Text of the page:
German ministries welcome Lufthansa's early bailout aid repayment

·2 min read
FILE PHOTO: A Lufthansa McDonnell Douglas MD-11 cargo aircraft is pictured at Frankfurt airport

By Miranda Murray and Zuzanna Szymanska

BERLIN (Reuters) - Germany's finance and economy ministries on Friday welcomed the early repayment by flag carrier Lufthansa of bailout aid it received during the coronavirus crisis.

The news showed Germany's federal government made the right decision when it helped Europe's largest airline group during the most difficult situation in its history, Economy Minister Peter Altmaier told a news conference.

"The whole thing faced a lot of criticism at the time. Many believed the government would never see the funds again. In the end, Lufthansa would become a state company," Altmaier said.

"All of these fears, I would like to make this very clear again today, have not materialised. Lufthansa made an effort. It used the state money to get through the most difficult months of the pandemic," he said.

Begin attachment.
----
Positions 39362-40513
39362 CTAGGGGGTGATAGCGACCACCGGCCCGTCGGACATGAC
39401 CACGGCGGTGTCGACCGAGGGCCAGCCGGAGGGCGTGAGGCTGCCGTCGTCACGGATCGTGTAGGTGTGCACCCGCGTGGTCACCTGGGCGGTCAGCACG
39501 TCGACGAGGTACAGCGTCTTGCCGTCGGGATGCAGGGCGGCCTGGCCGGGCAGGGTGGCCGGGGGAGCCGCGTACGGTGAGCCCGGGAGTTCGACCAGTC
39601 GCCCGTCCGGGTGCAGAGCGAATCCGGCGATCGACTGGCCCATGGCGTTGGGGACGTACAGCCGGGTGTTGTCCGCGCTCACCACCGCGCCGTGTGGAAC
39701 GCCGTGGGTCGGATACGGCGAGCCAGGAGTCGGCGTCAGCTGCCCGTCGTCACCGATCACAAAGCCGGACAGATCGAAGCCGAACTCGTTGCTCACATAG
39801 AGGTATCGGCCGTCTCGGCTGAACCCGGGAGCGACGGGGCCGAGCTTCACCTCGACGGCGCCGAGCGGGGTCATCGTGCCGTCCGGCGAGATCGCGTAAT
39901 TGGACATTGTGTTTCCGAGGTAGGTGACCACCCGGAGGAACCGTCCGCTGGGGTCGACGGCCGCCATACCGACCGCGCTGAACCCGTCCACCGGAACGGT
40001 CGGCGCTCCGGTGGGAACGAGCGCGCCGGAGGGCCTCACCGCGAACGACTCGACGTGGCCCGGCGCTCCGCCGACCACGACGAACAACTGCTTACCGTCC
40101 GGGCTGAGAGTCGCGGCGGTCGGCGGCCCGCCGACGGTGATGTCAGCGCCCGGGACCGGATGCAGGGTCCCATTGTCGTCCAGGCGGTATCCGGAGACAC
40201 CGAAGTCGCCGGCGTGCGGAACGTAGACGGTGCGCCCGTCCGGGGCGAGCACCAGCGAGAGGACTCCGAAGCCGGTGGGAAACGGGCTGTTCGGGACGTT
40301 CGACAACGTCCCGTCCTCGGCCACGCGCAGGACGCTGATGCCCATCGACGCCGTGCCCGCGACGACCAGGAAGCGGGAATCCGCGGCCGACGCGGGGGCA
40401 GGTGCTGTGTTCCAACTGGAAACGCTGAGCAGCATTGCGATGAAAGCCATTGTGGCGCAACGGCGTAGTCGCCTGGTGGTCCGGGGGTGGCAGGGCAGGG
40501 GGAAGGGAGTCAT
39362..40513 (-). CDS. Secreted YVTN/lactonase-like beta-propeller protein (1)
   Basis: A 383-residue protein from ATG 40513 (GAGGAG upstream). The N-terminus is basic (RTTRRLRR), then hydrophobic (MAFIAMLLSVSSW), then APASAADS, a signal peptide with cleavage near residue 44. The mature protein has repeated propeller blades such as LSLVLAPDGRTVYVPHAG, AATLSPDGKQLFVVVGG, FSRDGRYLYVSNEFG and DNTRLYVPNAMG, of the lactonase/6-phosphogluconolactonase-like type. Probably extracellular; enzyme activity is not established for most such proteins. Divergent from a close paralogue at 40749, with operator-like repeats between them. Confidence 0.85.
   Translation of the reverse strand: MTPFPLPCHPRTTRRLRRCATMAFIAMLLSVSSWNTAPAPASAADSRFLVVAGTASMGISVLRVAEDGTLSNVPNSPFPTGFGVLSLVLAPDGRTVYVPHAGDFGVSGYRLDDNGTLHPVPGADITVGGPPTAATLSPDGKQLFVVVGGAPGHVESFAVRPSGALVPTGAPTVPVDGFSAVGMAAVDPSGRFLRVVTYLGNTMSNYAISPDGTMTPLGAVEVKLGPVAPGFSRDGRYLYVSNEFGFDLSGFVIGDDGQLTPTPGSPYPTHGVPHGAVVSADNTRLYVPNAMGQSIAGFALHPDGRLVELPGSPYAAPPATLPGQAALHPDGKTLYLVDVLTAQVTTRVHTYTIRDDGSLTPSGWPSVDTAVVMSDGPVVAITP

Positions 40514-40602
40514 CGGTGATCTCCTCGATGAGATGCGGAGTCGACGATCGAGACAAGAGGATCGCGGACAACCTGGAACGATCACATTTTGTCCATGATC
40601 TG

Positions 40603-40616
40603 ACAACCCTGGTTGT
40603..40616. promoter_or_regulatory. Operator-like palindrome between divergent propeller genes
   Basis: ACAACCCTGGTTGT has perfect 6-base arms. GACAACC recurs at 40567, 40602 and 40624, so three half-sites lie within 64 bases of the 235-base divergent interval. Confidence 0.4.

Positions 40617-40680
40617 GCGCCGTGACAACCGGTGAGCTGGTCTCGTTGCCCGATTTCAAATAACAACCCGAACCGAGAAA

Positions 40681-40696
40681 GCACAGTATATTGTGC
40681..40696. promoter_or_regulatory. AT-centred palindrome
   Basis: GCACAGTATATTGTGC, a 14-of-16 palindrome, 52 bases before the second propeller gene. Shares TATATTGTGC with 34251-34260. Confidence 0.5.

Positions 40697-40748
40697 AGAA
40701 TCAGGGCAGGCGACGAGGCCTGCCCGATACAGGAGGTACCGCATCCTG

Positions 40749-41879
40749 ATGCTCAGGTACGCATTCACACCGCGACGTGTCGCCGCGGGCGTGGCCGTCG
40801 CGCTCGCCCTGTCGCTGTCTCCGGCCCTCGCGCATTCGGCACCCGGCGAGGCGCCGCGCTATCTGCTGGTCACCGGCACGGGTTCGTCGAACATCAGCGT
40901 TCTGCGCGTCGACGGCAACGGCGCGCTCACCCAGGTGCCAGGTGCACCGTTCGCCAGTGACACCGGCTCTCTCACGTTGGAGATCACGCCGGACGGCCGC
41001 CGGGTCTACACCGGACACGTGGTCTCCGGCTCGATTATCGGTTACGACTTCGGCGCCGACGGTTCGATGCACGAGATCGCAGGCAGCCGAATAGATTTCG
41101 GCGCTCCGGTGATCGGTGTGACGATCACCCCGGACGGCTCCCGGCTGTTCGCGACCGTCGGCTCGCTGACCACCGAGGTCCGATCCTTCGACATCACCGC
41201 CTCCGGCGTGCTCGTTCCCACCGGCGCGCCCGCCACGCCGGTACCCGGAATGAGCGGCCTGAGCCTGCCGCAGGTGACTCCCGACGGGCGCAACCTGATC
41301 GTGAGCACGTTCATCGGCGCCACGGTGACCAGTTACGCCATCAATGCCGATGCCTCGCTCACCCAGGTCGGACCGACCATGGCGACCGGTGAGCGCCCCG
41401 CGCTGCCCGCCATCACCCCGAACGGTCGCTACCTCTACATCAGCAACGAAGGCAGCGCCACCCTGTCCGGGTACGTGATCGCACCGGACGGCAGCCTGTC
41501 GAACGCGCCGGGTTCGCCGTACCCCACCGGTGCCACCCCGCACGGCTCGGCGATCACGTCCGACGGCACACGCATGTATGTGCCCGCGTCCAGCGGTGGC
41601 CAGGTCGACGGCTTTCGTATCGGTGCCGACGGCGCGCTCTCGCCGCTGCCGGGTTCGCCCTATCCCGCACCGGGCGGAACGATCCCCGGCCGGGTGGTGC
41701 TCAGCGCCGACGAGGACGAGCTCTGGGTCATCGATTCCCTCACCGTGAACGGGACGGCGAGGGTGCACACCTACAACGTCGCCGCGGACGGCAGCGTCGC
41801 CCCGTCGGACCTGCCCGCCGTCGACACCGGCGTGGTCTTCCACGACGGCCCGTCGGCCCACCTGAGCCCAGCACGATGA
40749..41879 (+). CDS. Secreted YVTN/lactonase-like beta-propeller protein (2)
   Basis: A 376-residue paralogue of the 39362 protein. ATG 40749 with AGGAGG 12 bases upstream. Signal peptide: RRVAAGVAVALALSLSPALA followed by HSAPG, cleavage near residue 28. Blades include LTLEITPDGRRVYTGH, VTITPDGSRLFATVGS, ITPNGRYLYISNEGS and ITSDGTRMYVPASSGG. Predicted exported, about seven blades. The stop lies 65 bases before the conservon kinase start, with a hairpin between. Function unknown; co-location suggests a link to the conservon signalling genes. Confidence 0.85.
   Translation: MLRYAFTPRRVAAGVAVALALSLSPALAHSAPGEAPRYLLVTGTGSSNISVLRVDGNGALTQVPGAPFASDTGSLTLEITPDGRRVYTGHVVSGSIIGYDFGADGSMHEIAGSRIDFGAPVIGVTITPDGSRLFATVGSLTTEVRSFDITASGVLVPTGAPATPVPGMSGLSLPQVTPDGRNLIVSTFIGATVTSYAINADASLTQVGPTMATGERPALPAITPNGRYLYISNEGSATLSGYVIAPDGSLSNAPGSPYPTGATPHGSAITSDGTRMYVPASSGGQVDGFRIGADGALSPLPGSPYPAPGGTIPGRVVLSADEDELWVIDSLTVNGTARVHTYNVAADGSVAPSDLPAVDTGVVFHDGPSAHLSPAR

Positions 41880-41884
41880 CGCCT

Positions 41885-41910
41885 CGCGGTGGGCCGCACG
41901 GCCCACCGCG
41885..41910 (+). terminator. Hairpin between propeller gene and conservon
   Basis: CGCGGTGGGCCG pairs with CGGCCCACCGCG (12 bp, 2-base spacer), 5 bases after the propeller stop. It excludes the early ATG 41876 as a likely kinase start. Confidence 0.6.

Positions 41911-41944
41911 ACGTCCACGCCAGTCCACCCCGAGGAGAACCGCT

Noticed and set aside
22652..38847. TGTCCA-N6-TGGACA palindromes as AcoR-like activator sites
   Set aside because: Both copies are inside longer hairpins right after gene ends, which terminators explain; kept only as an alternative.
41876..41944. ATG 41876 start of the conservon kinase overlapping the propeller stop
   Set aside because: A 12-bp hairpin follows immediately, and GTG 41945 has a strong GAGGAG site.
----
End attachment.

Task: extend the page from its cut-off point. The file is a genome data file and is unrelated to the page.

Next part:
Lufthansa Group was saved from bankruptcy during the coronavirus pandemic by Germany, Switzerland, Austria and Belgium with 9 billion euros ($10.30 billion) in financial support approved by the European Commission in June 2020.

Lufthansa only drew 3.8 billion euros out of that amount and on Friday, it said it had repaid the last 1 billion euros.

"It shows it was important and right for the state to help the company through difficult times and thereby secure thousands of jobs," Finance Minister Olaf Scholz, who is on course to become Germany's next chancellor, said in a statement.

Rising demand for travel, downsizing and the return of the market's confidence in the airline helped it repay the loans faster than expected, Lufthansa said.

"On behalf of all Lufthansa employees, I would like to thank the German government and the German taxpayers," said Lufthansa CEO Carsten Spohr.

The ministries said the country's pandemic stabilisation fund's remaining stake of about 14% in Lufthansa would be sold by October 2023 at the latest.

($1 = 0.8736 euros)

(Reporting by Miranda Murray and Zuzanna Szymanska; Editing by Riham Alkousaa, Thomas Escritt, Kirsten Donovan)

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